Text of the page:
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Stress and your heart

Stress is the way your mind and body react to a threat or a challenge. Simple things, like a crying child, can cause stress. You also feel stress when you're in danger, like during a robbery or car crash. Even positive things, like getting married, can be stressful.

Stress is a fact of life. But when it adds up, it can affect your mental and physical health. Too much stress can also be bad for your heart.

Your Body and Stress

Your body responds to stress on many levels. First, it releases stress hormones that make you breathe faster. Your blood pressure goes up. Your muscles tense up and your mind races. All of this puts you in gear to deal with an immediate threat.

The problem is that your body reacts the same way to all types of stress, even when you're not in danger. Over time, these stress-related reactions can cause health problems.

Common symptoms of stress include:

  • Upset stomach
  • Inability to focus
  • Trouble sleeping
  • Headaches
  • Anxiety
  • Mood swings

Stress and Heart Disease

When you are stressed, you are also more likely to do things that are bad for your heart, such as smoke, drink heavily, or eat foods high in salt, sugar, and fat.

Even on its own, constant stress can strain your heart in several ways.

  • Stress raises blood pressure.
  • Stress increases inflammation in your body.
  • Stress can increase cholesterol and triglycerides in your blood.
  • Extreme stress can make your heart beat out of rhythm.

Harmful Kinds of Stress for Your Heart

Some sources of stress come at you fast. Others are with you every day. You can protect yourself from some stress. But other stressors are beyond your control. All of these factors have an impact on how stressed you feel and for how long.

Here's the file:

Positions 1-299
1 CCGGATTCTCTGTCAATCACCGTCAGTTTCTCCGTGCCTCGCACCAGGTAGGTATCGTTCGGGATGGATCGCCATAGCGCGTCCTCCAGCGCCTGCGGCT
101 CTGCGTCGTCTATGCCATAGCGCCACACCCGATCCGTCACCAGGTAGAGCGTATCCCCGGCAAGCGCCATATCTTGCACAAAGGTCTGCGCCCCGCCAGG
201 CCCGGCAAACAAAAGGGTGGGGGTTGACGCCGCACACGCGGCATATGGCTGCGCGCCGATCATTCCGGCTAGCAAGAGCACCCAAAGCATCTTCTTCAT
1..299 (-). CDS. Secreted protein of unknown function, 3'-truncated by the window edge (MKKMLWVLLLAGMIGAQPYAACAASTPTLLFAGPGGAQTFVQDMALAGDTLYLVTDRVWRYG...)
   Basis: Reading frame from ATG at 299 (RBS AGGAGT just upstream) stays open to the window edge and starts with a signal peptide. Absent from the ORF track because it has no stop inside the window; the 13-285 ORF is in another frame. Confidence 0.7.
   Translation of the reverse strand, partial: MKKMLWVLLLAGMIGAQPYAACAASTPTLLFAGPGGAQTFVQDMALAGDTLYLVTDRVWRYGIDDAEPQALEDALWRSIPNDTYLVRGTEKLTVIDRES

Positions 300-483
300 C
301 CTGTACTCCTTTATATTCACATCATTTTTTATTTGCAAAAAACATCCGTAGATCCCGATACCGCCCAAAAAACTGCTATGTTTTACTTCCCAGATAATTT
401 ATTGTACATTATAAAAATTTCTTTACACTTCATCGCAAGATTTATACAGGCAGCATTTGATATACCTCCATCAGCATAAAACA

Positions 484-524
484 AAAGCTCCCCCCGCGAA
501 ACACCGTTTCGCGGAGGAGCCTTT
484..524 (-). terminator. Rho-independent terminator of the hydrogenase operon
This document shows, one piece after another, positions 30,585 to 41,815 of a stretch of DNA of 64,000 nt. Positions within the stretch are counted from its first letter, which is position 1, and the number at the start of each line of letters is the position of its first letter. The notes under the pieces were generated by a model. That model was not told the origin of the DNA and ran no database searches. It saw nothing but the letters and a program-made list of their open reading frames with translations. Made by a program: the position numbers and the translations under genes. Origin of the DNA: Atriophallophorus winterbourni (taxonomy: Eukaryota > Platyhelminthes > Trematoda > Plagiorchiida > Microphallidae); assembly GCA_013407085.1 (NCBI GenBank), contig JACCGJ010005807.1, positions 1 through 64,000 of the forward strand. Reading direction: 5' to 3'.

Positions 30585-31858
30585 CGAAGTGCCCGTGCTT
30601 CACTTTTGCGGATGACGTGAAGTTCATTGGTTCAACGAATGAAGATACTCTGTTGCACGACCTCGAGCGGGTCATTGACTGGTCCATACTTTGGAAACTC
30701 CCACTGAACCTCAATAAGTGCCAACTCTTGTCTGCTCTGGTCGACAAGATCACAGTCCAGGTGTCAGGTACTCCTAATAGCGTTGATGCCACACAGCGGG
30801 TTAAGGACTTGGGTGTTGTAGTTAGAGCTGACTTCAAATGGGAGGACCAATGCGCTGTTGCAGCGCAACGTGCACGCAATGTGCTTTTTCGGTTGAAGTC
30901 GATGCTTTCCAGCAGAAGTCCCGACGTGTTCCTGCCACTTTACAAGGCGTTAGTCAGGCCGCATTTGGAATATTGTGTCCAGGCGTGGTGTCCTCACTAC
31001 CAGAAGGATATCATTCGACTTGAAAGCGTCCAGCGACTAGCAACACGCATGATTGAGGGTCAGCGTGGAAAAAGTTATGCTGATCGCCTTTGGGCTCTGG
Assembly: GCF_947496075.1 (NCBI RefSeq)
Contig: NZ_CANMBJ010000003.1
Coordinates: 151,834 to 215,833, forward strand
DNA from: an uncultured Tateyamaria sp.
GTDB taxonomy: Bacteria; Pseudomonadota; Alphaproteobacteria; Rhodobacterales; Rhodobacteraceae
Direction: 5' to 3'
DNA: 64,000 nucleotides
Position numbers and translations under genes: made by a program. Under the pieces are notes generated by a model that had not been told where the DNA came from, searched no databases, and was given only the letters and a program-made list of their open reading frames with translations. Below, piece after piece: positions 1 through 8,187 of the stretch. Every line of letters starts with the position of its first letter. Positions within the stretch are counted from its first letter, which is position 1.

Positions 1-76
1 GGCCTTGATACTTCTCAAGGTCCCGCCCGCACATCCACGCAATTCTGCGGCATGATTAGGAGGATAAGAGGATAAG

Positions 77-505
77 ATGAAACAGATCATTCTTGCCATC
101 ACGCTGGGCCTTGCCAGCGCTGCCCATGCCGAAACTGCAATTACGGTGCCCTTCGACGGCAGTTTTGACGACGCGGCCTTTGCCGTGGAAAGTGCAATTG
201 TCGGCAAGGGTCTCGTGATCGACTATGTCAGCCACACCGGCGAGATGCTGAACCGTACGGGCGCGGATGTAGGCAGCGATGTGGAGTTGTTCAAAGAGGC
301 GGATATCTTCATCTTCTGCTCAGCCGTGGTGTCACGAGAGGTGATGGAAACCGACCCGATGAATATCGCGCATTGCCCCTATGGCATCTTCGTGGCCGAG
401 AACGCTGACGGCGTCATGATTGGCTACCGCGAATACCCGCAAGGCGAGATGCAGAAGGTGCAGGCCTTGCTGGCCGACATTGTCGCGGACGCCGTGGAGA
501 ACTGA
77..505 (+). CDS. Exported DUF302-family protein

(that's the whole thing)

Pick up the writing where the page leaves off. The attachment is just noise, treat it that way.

The following types of stress are the worst for your heart.

  • Chronic stress. The daily stress of a bad boss or relationship woes can put constant pressure on your heart.
  • Helplessness. Long-term (chronic) stress is even more harmful when you feel unable to do anything about it.
  • Loneliness. Stress can be more harmful if you do not have a support system to help you cope.
  • Anger. People who blow up in anger have a higher risk of heart attack and stroke.
  • Acute stress. In rare cases, extremely bad news can bring on heart attack symptoms. This is called broken heart syndrome. This is not the same thing as a heart attack, and most people recover fully.

When you Have Heart Disease

Heart disease itself can be stressful. Many people feel anxious and depressed after a heart attack or surgery. This is natural, but it can also get in the way of recovery.

Stress may be more damaging if you have heart disease. You might feel more pain, have more trouble sleeping, and have less energy for rehab. Depression can also increase your risk for another heart attack. And it can make it harder for you to believe you will be healthy again.

What you can do

It is important to learn how to manage stress. Finding healthy ways to deal with stress can improve your mood and help you avoid unhealthy behaviors, like overeating or smoking. Try different ways to relax, and see what works best for you, such as:

  • Practicing yoga or meditation
  • Spending time outdoors in nature
  • Getting regular exercise
  • Sitting quietly and focusing on your breathing for 10 minutes each day
  • Spending time with friends
  • Escaping with a movie or a good book
  • Making time every day for the things that reduce stress

If you are having trouble managing stress on your own, consider a stress management class. You can find classes at local hospitals, community centers, or adult education programs.

When to Call the Doctor

Call your health care provider if stress or depression makes it hard to do daily activities. Your provider may recommend therapy to help you get stressful events or feelings under control.

Alternative Names

Coronary heart disease - stress; Coronary artery disease - stress


Centers for Disease Control and Prevention website. Heart disease and mental health disorders. Updated May 6, 2020. Accessed May 2, 2022.

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Review Date 2/23/2022

Updated by: Thomas S. Metkus, MD, Assistant Professor of Medicine and Surgery, Johns Hopkins University School of Medicine, Baltimore, MD. Also reviewed by David Zieve, MD, MHA, Medical Director, Brenda Conaway, Editorial Director, and the A.D.A.M. Editorial team.